In this week’s news briefs, the three-year emergency drought order is over in California but some water-use restrictions remain, and a Tennessee worker suffers second-degree burns in a sewer lining accident
California Gov. Jerry Brown has officially lifted the state’s Drought State of Emergency in all but four counties, mostly in the agricultural Central Valley.
The emergency order had been in place since January 2014.
“This drought emergency is over, but the next drought could be around the corner,” Brown said in a statement. “Conservation must remain a way of life.”
Municipalities must still report their monthly water usage, and some water-use restrictions remain, such as blatantly wasteful irrigation, watering during and 48 hours after rain, and washing down sidewalks and hardscapes.
Although conservation efforts will continue, many had been calling for the emergency order to be lifted given all the snow and rain 2017 has seen. The Sacramento Bee reported that precipitation in the northern Sierra is twice the historical average and close to setting a record. Sierra snowpack is 61 percent above average and major reservoirs are near capacity.
“It’s been pretty clear to anybody looking out the window the last few months that at least the emergency, if not the drought, has been over,” says John Woodling of the Sacramento Regional Water Authority.
There is still great concern about groundwater supplies, though, which are low in many areas and need a lot more time to bounce back.
“Our groundwater supplies have been decimated during the drought and we know it will take several years, if not longer, to replenish what we’ve lost,” says Tracy Quinn of the Natural Resources Defense Council. “In some places we know we’ve lost the capacity of some of those aquifers, we’ve lost it for good. Clearly our surface supplies are in a much better place than they have been in the last five years. We need to be cautious going forward, and not roll back on the achievements we’ve made in reducing our water use.”
Source: Sacramento Bee
Original Deadline Remains for Virginia City’s Combined Sewer Project
The Virginia Legislature has rejected amendments to bills requiring the city of Alexandria to fix four combined sewer outfalls by 2025.
The amendments, recommended by the governor, called for a 2027 deadline with the Department of Environmental Quality able to grant six-month extensions up to 2030. Alexandria officials had previously asked for an extension, saying the 2025 deadline wasn’t possible given the scale of work that is necessary.
“We appreciate the governor’s efforts to reach a compromise on these mega-projects, as well as those General Assembly members who supported a reasonable timeline,” Mayor Allison Silberberg told AlexandriaNews.org. “We regret the Legislature’s insistence on deadlines that engineers have determined are unreasonable, and we request that the governor veto the bills. We are fully committed to working with all deliberate speed to getting all four outfalls in Alexandria done, and to getting them done right.”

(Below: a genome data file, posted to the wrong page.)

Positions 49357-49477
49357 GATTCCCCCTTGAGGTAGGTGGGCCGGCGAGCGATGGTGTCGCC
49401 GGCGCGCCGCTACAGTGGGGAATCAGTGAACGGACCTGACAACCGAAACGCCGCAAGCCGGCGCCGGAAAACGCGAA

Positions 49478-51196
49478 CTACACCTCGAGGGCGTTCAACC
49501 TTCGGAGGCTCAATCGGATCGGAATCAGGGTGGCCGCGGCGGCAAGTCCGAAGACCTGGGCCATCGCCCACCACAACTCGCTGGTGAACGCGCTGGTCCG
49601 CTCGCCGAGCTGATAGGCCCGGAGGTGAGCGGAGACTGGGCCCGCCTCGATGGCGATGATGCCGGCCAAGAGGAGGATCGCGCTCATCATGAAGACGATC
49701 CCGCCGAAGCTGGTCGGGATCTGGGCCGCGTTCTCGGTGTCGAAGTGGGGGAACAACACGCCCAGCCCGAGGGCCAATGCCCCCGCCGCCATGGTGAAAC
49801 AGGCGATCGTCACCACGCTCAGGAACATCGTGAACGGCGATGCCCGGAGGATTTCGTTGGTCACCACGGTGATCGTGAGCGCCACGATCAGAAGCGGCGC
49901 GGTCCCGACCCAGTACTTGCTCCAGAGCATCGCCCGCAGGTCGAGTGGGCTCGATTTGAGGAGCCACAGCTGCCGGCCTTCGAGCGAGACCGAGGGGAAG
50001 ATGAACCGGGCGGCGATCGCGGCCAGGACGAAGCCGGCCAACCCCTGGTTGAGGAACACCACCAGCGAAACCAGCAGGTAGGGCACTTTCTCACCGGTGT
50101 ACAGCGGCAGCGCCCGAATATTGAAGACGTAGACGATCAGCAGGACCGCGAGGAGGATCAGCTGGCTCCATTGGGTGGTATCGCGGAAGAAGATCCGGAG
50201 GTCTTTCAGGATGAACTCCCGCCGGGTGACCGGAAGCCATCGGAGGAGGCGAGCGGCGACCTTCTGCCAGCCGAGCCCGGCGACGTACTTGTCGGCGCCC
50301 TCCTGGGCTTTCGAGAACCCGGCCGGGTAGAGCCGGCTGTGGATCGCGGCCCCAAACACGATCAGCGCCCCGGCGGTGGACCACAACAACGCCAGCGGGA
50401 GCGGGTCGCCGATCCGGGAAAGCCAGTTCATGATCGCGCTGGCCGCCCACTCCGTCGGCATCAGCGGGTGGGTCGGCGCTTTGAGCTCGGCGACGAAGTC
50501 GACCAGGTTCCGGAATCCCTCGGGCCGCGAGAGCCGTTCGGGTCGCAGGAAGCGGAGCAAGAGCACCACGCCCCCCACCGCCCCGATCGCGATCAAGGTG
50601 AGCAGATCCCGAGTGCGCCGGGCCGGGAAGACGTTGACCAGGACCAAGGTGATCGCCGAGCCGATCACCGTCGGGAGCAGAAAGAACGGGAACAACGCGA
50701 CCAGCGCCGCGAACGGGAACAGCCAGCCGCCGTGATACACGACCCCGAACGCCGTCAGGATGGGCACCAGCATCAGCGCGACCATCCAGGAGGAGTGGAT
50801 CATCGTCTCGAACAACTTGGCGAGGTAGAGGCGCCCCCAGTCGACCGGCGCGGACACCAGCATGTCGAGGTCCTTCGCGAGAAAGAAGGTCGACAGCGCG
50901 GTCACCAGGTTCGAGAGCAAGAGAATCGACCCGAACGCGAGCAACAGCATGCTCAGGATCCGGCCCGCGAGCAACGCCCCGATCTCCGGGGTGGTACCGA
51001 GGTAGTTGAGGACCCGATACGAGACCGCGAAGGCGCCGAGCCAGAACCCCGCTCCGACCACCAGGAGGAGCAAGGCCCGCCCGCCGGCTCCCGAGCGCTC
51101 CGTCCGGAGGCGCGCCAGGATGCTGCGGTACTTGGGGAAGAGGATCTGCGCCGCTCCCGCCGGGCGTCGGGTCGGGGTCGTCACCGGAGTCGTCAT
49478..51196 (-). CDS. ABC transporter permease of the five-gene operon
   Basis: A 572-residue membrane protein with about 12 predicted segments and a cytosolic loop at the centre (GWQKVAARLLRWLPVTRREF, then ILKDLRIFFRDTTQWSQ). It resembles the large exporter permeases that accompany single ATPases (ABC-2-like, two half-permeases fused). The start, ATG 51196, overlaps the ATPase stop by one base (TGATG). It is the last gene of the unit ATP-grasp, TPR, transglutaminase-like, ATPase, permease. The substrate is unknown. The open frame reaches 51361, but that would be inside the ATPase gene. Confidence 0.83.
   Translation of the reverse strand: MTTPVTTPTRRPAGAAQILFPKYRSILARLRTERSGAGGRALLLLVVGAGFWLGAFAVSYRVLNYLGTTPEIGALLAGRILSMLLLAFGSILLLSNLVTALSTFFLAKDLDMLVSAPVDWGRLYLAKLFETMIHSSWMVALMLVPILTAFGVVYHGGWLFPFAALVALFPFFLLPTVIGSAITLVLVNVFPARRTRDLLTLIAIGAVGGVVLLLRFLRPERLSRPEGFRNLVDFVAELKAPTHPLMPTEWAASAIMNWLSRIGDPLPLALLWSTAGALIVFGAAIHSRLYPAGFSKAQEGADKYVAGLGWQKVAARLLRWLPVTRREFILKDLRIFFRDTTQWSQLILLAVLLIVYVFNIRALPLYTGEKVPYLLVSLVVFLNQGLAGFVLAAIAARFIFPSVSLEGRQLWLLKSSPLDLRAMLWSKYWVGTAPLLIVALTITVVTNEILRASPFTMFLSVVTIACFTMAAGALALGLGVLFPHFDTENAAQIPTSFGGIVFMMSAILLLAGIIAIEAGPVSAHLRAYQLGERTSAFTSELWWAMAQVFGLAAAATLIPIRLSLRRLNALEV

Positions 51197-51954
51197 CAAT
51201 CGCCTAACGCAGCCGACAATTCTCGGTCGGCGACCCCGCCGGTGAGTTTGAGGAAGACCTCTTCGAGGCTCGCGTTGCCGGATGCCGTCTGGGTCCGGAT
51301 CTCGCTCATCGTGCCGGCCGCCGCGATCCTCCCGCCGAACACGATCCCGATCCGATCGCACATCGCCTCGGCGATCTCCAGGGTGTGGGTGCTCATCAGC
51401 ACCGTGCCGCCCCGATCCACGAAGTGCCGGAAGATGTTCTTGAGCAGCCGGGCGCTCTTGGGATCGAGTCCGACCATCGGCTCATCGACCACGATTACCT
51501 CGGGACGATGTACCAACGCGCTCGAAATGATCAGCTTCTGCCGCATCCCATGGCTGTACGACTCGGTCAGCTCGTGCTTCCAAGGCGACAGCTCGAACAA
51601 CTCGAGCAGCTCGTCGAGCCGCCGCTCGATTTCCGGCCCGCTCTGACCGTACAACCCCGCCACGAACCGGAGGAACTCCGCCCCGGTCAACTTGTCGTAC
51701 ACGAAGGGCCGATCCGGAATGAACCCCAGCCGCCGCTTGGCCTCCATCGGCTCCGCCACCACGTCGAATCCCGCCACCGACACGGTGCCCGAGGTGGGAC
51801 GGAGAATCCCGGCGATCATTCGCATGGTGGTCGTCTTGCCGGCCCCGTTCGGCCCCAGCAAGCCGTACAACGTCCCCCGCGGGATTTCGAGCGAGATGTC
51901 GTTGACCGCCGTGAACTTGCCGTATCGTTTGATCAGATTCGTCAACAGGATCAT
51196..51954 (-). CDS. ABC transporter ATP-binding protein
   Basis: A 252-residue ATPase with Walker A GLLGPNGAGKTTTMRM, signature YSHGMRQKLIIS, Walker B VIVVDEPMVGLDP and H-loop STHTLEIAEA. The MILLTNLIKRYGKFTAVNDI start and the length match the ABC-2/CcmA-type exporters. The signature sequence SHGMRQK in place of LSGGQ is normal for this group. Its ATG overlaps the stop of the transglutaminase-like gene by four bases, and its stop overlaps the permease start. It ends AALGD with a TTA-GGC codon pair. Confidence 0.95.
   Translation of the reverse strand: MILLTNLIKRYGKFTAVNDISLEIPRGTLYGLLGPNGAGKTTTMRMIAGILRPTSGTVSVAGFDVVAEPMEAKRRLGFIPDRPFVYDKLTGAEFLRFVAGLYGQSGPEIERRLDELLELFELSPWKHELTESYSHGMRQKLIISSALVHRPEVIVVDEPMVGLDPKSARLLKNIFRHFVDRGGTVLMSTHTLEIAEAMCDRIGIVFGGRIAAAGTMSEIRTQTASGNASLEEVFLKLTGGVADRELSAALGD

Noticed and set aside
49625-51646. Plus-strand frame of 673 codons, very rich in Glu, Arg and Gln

Combined sewers flowing to the four outfalls and into the Potomac River make up 5 percent of Alexandria’s system.
Worker Suffers Burns in Sewer Lining Accident
A worker in Lakeland, Tennessee, is recovering after suffering second-degree burns to his face this week while repairing a sewer line.
According to a report by Memphis TV affiliate Local 24, contracting company Layne Inliner was lining a sewer Wednesday morning when there was an explosion from the valve of the propane tank being used to heat the water, burning the worker.
He was taken to the hospital in critical condition, but is expected to recover from his injuries, according to the Local 24 report.
Source: Local 24
Lawmakers Oppose Proposed Elimination of Rural Infrastructure Loan and Grant Program
A bipartisan group of 62 U.S. representatives has issued a letter in support of a federal loan and grant program for rural water and wastewater systems that is currently part of President Donald Trump’s proposed budget cuts.
A failure to protect the program, part of the U.S. Department of Agriculture, would result in “irreparable and long lasting harm to these water systems and the Americans who rely on them,” the letter says.
The Trump Administration deemed the $498 million program “duplicative” of the EPA’s state revolving water funds, which would receive a slight bump in the budget plan, and said rural utilities using the USDA funds could turn to the EPA.
But the EPA programs have typically allocated most of their funding to larger, urban water systems, Mike Keegan, a spokesman for the National Rural Water Association, told the Huffington Post. And private financing is often more difficult for smaller systems because they lack the resources to repay loans at the preferred interest rates and payment schedules, so the USDA program is one of the best options. The letter notes that the program has a backlog of 805 applications requesting $2.2 billion in funding.
“Elimination of the USDA rural water program will disproportionately impact the most economically disadvantaged communities in the country,” Keegan says.
Source: Huffington Post